answers from Chicago on

My youngest is 15 months and faces forward now. He is still in a five point harness and it secure. I feel safe with the way the set-up is in my car. Pluse now I can see him clearly.

2 moms found this helpful


answers from Houston on

Check out the "common sense exemptions".......For some children it is not safe to place them this way. Especially the exceptionally tall. I totally understand you, my kids were/are both giants.

2 moms found this helpful


answers from Norfolk on

It will work for some but not for others.
It's a recommendation not a law.
If you can do it and your child fits and it works for you - go ahead and follow it.
But if you can't then switch.

2 moms found this helpful


answers from Raleigh on

I understand where they are coming from, but growing up, I don't know if I was ever rear-facing, and certainly wasn't in a booster past age 4 or 5. I'm not saying that our children shouldn't be protected (my son is 4 and still in a 5 point harness convertible car seat), but I think sometimes we forget that for years now kids have been forward facing at 1 year old, and most of them have turned out just fine. We were in a pretty bad wreck when my son was a little over two. He was forward facing and had a very mild case of whip lash (mine was actually much worse than his). It helped me realize that your collision would have to be life threatening to really cause any horrible damage, and if it was that bad, it probably doesn't matter which way the child is facing.

It might help some to keep them rear facing longer, but honestly, when is enough enough? (I see moms with 4 year olds still rear facing...seriously? Are you also going to be the mom that keeps them in the back seat until they get their driver's permit?)

P.S. I saw that your hubby is in emergency response...ask him what he sees out in the field and if it is worth it. Obviously, he hasn't seen it all, but I'm sure he has heard stories...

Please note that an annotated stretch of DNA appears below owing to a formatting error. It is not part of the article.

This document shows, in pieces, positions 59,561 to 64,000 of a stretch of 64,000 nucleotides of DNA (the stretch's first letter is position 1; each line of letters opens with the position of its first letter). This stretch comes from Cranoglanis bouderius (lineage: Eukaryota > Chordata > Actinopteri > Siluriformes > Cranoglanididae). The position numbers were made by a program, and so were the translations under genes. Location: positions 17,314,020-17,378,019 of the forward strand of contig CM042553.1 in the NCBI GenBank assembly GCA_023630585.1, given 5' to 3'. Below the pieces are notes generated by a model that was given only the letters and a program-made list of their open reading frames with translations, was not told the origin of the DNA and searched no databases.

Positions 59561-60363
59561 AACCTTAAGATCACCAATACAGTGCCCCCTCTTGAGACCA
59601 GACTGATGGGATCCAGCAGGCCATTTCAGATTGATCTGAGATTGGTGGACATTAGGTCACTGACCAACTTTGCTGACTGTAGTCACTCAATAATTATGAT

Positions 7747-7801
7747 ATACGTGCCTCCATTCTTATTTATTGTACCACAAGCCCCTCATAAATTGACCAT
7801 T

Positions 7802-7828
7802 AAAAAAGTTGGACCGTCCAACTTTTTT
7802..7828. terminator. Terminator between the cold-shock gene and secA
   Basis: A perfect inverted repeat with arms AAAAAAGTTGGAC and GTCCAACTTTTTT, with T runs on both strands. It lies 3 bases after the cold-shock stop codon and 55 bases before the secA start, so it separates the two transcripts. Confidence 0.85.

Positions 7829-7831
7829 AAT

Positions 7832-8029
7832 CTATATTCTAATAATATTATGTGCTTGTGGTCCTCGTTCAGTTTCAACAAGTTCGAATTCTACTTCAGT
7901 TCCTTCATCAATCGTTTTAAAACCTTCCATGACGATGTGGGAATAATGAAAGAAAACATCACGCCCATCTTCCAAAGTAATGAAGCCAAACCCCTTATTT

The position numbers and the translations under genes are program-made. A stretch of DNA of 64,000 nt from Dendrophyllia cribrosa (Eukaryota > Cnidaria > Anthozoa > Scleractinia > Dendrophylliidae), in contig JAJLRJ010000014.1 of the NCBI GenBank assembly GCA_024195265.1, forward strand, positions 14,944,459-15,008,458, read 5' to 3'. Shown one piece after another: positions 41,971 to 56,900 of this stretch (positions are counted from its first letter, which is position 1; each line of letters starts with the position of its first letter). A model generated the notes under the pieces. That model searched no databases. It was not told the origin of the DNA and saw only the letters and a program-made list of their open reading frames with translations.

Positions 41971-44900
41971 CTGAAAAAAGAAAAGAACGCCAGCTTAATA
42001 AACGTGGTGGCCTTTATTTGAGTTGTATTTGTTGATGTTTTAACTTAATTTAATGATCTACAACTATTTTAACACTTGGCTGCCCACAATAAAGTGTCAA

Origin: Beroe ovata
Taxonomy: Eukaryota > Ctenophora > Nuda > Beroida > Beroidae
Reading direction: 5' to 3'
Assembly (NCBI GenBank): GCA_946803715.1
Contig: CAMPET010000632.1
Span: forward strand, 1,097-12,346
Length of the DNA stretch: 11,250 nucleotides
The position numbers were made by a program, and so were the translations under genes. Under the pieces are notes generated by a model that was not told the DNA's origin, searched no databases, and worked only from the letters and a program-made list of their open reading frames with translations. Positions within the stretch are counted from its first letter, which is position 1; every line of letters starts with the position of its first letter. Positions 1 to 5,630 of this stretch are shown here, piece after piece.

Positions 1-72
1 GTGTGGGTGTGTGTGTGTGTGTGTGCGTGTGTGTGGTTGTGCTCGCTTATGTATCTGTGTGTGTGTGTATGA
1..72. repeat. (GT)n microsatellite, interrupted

2 moms found this helpful


answers from Provo on

Ask your husband who I'm sure has seen his fair share of children in accidents. (I looked at your profile)
A lot of kids just have their child sit cross legged so that their legs aren't pushing against the seat.
My son would still be rear facing, but has reached the limits on his seat while rear facing and I didn't have any money to buy a new higher weight limit seat. He's super tall for his age and obviously very large. Always has been in the upper percentile on everything!

1 mom found this helpful


answers from Seattle on

I honestly dont think its realistic! Like you said there are some children that are really tall for their age and what are they supposed to do? Sit there with their legs all crunched up like that? Doesnt seem safe to me. I think its a judge by your own opinion thing or your feeling. I turned my son around at age 1 because he is over 20lbs, and the age one which is the law. He is a taller child too, and he is so much happier now that he is turned around, its like a whole nother child in the car with me! Lol. I just dont think he was comfortable with his legs and all, so I felt for us this was necissary. So go with how you feel! If your child is over 20lbs and a year old then do it.

1 mom found this helpful


answers from Provo on

I know the recommendations are rear facing until 2 but my son almost had his knees to his forehead at 18 months. He cried a lot and I really wanted to see what was going on with him. We changed him around at 18 months. My friend took her son in for his 1 year check just recently and was able to turn him around.



answers from St. Louis on

From what I actually read it's not like when you hear "at least one years old AND 20lbs." It's more like use it rear-facing past one years old and 20lbs until they reach the maximum weight/height limites for the convertible carseat they are in, all the way to age 2. So if they reach the limits before that, you can turn it around, but if they are 20 months and still haven't reached the limit, then keep it rear facing till they reach it or they turn 2. Most convertible car seats, when rear facing, can go up to 35 lbs. Also, her legs may be bent, but it's not like she knows any differently when riding in a car, so I'm sure she'll figure out how to get comfortable.